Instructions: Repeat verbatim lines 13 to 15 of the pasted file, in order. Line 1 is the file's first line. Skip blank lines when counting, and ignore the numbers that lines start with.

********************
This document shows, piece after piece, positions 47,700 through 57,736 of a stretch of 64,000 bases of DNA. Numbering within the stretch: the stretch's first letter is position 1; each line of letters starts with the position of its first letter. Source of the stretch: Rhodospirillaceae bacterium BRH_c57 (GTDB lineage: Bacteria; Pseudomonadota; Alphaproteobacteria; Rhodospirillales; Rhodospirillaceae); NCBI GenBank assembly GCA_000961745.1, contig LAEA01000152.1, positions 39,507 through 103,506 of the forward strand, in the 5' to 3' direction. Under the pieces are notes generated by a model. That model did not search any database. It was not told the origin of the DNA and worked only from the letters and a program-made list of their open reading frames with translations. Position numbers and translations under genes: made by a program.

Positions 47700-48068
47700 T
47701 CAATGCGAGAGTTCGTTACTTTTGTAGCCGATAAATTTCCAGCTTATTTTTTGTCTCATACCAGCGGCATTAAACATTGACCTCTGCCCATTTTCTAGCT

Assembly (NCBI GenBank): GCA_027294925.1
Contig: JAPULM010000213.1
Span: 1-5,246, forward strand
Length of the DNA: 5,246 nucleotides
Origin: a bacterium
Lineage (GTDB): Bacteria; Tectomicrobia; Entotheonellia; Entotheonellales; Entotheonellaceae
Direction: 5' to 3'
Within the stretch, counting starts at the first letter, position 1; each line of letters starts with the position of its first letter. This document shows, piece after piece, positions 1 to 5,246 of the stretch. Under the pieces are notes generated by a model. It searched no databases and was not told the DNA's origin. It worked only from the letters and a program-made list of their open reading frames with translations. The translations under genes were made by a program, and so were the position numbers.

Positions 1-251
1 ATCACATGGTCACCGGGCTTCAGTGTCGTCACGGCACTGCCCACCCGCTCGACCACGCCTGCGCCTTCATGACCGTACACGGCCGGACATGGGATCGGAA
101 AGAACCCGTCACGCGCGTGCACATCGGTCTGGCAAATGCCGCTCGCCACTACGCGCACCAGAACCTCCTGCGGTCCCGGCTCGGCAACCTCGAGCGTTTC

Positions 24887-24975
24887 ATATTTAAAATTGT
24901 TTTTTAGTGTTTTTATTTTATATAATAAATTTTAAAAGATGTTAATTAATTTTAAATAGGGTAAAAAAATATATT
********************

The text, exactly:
Positions 1-251
1 ATCACATGGTCACCGGGCTTCAGTGTCGTCACGGCACTGCCCACCCGCTCGACCACGCCTGCGCCTTCATGACCGTACACGGCCGGACATGGGATCGGAA
101 AGAACCCGTCACGCGCGTGCACATCGGTCTGGCAAATGCCGCTCGCCACTACGCGCACCAGAACCTCCTGCGGTCCCGGCTCGGCAACCTCGAGCGTTTC